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Community living: Submit request before making exterior improvements

Q: After reading and rereading my association bylaws, I am puzzled by our board's denial of changes I made by installing white stepping stones in front of my property. As I interpreted the bylaws, I am only supposed to seek permission from the architectural review committee and the homeowners association board if I am altering the architectural look of the property. Did I really need an ARC request for stepping stones?

A: Though you may not read these exact words in your documents, use the following standard: Any time you do work or any change to the exterior of your home, submit an architectural request. If you create a new flower bed, change your mailbox or cut down a tree, submit the form. Usually no fee is required to submit the form.

Unopposed candidates

Q: We only have one person running for the board of directors. He is already on the board, but his term is up. Do we need an election at our annual meeting?

A: If you have only one candidate to fill the vacant director position, then an election is not necessary. In such a situation, the candidate is automatically elected. With any vacant positions without a candidate, the board must appoint or elect someone to fill the vacancy at the next board meeting.

Joining units

Q: We now realize that we are unable to maintain both our home up North and our condominium in Florida. Since we have two homes of furnishings, we would like to buy the unit next to ours and open the wall between the units. We know we will have to pay taxes and fees on both units. Would it be legal to own both units and can we connect them?

A: The problems you might face are not laws but codes and documents. First, check your association documents to see if there are any limits on combining units. Then check with the county to see if there are any building codes that may limit the opening of the wall. Often there is no restriction on joining two units. I suggest sending the board a letter of your intentions and ask for their approval in an effort to head off any potential problems. In addition to paying fees and taxes on both units, you will have two votes on any association action and at the elections.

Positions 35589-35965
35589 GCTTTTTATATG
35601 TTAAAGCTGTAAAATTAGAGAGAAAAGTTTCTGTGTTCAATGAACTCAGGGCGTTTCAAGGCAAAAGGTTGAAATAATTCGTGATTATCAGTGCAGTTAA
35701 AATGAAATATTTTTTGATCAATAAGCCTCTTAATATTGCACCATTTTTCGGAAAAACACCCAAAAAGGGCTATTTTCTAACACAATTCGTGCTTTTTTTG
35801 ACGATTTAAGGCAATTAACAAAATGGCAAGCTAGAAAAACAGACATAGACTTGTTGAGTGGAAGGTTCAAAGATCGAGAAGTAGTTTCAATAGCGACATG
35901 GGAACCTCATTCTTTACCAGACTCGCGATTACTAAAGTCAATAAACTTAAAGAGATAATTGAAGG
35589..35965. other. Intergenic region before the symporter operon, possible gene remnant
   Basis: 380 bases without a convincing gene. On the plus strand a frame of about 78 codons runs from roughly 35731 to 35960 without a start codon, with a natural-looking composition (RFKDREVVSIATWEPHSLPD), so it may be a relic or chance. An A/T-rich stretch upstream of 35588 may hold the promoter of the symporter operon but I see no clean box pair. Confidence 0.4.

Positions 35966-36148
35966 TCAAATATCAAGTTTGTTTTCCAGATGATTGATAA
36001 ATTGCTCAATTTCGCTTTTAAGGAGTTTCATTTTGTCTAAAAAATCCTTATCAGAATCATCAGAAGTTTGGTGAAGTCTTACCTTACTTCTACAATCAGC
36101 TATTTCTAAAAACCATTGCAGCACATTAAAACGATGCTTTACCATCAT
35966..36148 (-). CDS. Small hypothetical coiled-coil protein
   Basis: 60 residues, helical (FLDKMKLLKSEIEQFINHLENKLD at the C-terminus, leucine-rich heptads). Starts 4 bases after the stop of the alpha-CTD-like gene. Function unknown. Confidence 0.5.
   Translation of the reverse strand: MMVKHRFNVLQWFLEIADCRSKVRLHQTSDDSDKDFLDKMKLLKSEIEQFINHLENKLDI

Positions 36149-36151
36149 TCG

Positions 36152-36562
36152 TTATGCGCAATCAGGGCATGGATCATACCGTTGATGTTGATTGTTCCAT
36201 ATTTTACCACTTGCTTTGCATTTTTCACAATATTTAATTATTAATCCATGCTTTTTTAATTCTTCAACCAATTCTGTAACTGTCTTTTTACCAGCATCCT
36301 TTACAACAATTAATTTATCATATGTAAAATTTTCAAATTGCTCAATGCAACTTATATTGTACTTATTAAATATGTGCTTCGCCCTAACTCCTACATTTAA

Banks won't pay fees

Q: Our homeowners association comprises a small group of townhomes. We have very few amenities, but our fees have escalated to cover several units that are not paying their fees. We placed liens on these units but none of the owners paid their delinquent fees. A few units are now owned by the banks, which also have not paid the fees. What is our next step?

A: In this situation, you must have an attorney provide advice to help resolve the collection problems. Your filing of a lien was only a first step. You should have had the attorney file foreclosure action as soon as feasible. Your object is to get the delinquent units paying as fast as possible. Once you have title to the property, you have several options such as renting or selling and maybe deeding the property to the bank. You say that the bank now holding title will not pay. The bank is subject to the same title rights and obligations as any other owner. If the bank does not pay, have the attorney lien the property and start foreclosure on the bank's property.

Richard White is a licensed community associations manager. Write to him at 6039 Cypress Gardens Blvd., No. 201, Winter Haven, FL 33884-4115 or you may e-mail him at [email protected] Please include your name and city.

Community living: Submit request before making exterior improvements 08/07/09 [Last modified: Thursday, August 27, 2009 7:10pm]
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